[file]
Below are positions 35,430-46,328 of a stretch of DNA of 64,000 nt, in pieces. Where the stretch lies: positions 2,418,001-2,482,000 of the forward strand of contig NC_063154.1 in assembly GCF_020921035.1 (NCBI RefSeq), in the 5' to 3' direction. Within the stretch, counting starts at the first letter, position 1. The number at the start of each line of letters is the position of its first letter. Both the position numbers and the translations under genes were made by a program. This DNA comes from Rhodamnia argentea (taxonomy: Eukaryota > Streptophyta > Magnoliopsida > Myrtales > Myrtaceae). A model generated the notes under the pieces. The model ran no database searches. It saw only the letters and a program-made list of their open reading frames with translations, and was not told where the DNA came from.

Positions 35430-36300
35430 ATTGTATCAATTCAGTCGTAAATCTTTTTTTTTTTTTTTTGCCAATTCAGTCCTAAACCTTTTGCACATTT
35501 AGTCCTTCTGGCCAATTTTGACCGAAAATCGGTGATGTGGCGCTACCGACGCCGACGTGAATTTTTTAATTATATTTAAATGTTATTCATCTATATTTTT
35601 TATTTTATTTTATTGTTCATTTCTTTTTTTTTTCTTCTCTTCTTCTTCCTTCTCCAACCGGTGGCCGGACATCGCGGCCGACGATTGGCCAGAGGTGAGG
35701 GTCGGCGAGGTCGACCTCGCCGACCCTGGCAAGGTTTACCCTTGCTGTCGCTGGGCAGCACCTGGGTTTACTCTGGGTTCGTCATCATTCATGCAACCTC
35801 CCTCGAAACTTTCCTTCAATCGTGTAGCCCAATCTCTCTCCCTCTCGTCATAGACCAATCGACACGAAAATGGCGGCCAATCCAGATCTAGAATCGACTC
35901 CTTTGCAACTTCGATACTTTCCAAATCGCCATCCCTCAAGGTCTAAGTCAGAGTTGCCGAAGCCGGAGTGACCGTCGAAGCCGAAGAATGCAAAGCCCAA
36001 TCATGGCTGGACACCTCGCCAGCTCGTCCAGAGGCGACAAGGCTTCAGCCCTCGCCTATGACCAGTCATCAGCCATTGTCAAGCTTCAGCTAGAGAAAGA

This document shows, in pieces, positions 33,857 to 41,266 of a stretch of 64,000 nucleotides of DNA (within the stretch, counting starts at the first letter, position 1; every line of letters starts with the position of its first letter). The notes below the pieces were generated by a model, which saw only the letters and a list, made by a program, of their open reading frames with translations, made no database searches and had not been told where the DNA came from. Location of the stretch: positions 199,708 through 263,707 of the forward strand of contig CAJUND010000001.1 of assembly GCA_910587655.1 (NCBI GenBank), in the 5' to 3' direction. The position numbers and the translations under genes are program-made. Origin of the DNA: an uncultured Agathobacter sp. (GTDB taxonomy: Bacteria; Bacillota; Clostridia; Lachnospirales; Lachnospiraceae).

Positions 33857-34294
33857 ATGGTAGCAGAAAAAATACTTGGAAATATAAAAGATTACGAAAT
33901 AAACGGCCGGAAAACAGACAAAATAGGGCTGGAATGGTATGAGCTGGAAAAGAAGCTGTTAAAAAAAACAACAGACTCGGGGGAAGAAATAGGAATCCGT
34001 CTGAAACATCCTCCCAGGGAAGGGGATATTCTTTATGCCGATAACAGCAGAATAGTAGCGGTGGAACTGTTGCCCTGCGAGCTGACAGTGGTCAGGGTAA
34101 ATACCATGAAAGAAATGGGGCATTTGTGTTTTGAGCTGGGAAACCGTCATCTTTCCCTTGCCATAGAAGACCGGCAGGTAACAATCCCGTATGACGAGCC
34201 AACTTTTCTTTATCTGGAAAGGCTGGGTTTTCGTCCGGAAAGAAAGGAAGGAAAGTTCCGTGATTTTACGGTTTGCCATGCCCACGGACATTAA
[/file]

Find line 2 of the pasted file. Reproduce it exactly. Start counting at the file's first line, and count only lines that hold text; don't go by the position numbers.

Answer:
Positions 35430-36300